"Conspiracies, plots, and paranoia are sweeping through London in the last days of the eighteenth century, and James Tilley Matthews has been caught under false pretenses and locked up in the city's vast, crumbling asylum. As his wife, Margaret, tries desperately to free him, political forces conspire to keep him locked up. Margaret's main adversary is John Haslam, the asylum's chief apothecary, a man torn between his conscience and the lure of scientific discovery: as James becomes more famous -- and more unhinged -- he becomes a valuable specimen for the young doctor and a pawn in a grand political conspiracy. Based on real people and events Bedlam: A Novel of Love and Madness is a brilliant evocation of a city teetering between darkness and light, and a moving study of every kind of madness." (From the back cover of the Picador edition)
Bedlam was not what I expected. For some reason I was thinking it would be a book along the lines of The Nature of Monsters. I don't know why I thought that, and that's not what it is. The story is mostly political, moved along slowly and seemed to expect more familiarity with the French Revolution than I possess. I didn't love the book, but I didn't dislike it either. The prose was lovely and the glimpses into the lives of the inmates and employees of Bethlam (aka "Bedlam") were fascinating. I wished there had been more of that. The intricate international politics went mostly over my head.
I've always felt that even a book I'm not crazy about has qualities that make it worth my time, and this one ended up having numerous passages that spoke to me personally even while I was wishy-washy about the story itself. I was surprised at how many little colored flags were sticking out when I was finished! Here are just a few examples:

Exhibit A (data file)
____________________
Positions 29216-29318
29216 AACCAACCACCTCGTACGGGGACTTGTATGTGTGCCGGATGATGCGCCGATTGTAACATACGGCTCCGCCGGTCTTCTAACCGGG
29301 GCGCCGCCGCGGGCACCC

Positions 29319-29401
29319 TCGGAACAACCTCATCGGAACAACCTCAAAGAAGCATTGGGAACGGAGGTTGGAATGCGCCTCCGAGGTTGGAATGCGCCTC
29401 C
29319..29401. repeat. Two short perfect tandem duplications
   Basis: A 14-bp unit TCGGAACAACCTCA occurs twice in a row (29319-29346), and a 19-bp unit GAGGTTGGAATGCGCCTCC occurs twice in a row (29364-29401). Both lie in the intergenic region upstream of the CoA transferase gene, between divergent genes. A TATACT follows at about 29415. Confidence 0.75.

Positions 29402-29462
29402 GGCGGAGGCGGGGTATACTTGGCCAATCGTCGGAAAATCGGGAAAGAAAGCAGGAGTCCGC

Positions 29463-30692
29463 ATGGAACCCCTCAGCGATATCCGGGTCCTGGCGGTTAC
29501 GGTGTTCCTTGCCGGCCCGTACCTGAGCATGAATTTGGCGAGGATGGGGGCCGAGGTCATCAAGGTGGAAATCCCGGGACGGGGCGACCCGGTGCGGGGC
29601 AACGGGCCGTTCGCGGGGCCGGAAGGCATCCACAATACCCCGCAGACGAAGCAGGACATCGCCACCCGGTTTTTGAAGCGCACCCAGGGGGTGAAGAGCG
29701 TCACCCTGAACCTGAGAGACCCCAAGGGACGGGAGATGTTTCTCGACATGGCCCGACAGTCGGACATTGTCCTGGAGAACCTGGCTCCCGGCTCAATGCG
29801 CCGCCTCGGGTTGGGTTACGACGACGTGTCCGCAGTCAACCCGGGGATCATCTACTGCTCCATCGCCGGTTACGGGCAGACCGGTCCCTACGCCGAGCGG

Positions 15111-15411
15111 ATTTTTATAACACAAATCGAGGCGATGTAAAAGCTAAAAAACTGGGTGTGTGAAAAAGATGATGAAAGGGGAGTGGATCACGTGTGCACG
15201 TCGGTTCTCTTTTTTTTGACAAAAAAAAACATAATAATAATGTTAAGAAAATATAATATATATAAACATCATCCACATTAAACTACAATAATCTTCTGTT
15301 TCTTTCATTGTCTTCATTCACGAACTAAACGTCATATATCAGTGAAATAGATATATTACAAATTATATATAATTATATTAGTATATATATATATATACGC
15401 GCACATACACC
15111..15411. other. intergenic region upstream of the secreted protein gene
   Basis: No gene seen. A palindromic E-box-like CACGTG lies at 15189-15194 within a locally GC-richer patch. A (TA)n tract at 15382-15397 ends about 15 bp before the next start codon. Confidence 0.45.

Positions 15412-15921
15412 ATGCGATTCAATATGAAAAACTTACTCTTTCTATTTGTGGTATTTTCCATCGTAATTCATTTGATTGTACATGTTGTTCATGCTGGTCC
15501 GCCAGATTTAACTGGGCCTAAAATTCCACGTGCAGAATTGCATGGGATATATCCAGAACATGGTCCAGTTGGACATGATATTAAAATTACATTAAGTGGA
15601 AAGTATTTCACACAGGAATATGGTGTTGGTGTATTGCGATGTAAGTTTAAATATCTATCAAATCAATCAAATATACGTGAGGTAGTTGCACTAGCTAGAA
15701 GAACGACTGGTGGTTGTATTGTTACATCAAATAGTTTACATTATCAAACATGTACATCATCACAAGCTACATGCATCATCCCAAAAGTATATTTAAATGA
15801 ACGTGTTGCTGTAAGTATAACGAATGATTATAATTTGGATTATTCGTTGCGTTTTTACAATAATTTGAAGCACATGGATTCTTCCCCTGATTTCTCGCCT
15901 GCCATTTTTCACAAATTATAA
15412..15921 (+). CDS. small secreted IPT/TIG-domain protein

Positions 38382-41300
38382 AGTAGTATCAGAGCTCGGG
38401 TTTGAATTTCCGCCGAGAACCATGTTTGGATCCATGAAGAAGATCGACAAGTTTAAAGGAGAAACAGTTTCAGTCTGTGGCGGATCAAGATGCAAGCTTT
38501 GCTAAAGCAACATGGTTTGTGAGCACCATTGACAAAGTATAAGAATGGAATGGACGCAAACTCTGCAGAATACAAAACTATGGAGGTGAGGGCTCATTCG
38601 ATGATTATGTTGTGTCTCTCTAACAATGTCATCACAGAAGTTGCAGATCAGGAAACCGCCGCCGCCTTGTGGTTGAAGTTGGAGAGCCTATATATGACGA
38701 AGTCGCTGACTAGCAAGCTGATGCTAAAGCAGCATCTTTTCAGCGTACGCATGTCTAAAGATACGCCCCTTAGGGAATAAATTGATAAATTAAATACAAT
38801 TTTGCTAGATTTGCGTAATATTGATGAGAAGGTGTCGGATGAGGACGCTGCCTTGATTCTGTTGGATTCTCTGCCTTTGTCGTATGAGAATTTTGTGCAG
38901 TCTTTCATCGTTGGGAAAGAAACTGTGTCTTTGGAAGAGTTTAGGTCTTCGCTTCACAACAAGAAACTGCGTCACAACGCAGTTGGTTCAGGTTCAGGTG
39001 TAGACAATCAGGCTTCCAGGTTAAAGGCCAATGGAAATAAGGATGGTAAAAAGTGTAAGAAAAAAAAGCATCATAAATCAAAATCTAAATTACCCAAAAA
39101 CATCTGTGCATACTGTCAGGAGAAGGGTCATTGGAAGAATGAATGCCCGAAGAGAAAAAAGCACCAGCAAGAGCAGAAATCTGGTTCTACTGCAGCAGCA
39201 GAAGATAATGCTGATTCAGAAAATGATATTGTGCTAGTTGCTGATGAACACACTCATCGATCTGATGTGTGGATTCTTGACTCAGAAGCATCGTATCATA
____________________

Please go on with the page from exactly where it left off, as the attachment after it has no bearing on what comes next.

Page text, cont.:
"[I]f humankind is ever to deliver itself from bloodshed, then every person must understand they have the same worth as the next and each a free and full say in the common good. Estimate another's worth as greater than your own, and it follows that another's is less. From inequality it's a slippery slope to intolerance and from intolerance to resentment and resentment to oppression if you can and slaughter if you can't, so why make that first mistake? Until this primary human principle has been understood, how can the future not be perfect mayhem?" (p. 211)
"People tend to grant an oracle figure leeway. They like to stumble away from a godhead with something to think about." (p. 285)
"I considered how you can think of yourself as a certain sort of person yet watch yourself behave as quite another; and how easy it is that disjunction becomes simply how things are with you, and your failure to reconcile that contradiction, whenever it noses its way to awareness, you tell yourself is only the small, private price you must pay awhile longer yet if you would achieve such-and-such a worthy end." (p. 338-39)
"Brains are prone to certain kinds of error. One is assuming they were capable then of what they are only now." (p. 383)
See what I mean? Bedlam was okay, but I love these quotes and I would never have seen them if I hadn't read it. I know this doesn't begin to hold true for most people, but more and more I am of the opinion that no book is ever a complete waste of my time.